Every great business starts with an idea. But turning that idea into a tangible product requires teamwork.

That’s why Suffolk’s entrepreneurship course—Launching New Products (ENT 358)—takes a multidisciplinary and hands-on approach. Unlike a traditional entrepreneurship class, the students do more than develop business plans and marketing strategies for their products. They also have to build a working prototype and sell the concept to a panel of executive judges.

This fall, the class worked in teams to develop 11 new product ideas, which ranged from kitchen appliances and travel accessories to toiletry products and mobile apps. And on December 8, they pitched their ideas to a local angel investor and executives and representatives from Staples, Brookstone, Cambridge Sound Management, Sprout Design Studio, the Small Business Administration, and Eastern Bank.

Collaboration across Campus

The students brought their ideas to life by working with students across Suffolk schools. Graphic design and illustration students helped the entrepreneurs develop visual identities, build prototype sketches, and create their pitch presentations. Suffolk engineers, and even some chemistry students, helped build working prototypes of the products.

“Collaborating between the schools felt exactly like starting a real business. We needed help with the product design and functionality, and thanks to the other students, our product became a reality,” said Geoffroy Hittinger-Roux. His group came up with the idea for luggage with retractable wheels.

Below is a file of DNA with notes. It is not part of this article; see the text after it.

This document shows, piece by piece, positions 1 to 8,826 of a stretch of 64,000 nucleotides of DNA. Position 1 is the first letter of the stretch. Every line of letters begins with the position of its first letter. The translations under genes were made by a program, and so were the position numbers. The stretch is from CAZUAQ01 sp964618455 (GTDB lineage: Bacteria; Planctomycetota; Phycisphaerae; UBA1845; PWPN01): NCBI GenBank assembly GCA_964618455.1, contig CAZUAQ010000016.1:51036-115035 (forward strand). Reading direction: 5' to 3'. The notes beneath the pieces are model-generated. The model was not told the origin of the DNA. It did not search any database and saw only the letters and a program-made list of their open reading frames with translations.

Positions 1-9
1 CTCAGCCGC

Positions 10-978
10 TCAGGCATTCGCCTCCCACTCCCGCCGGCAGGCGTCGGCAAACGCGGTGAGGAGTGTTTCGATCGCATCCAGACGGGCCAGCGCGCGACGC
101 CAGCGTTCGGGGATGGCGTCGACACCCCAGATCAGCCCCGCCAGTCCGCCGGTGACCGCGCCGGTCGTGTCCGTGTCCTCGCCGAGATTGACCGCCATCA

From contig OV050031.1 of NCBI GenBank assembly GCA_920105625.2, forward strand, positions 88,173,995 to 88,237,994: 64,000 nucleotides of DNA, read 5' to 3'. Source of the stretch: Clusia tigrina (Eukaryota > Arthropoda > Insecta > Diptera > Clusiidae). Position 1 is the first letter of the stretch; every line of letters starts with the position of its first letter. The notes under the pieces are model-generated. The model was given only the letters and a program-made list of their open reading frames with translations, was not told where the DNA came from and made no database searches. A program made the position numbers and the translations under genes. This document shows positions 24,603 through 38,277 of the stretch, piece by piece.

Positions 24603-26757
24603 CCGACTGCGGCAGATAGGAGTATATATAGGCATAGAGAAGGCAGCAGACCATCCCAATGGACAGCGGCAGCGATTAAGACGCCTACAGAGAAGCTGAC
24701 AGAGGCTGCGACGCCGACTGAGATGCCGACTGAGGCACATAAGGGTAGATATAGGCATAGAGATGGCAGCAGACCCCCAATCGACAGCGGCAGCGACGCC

Working together challenged the entrepreneurs to think differently about their products. “Instead of just focusing on strategy, the designers helped us make sure that our product was going make sense to the consumer,” said Bernard Stephen Gengel. His group developed an all-natural fragrance company that uses authentic agarwood and a unique fragrance nozzle.

Testing the product was also a critical step. “Actually creating the product allowed us to fix any mistakes along the way,” said Kendra Wilkinson. Her group developed an apron that pages restaurant servers when customers need something.

What’s Next

After presenting their ideas to business executives, many students are ready to pitch to large corporations. Gengel and his teammates, for instance, have already purchased the intellectual property rights for their idea and plan to license their fragrance nozzle to major companies.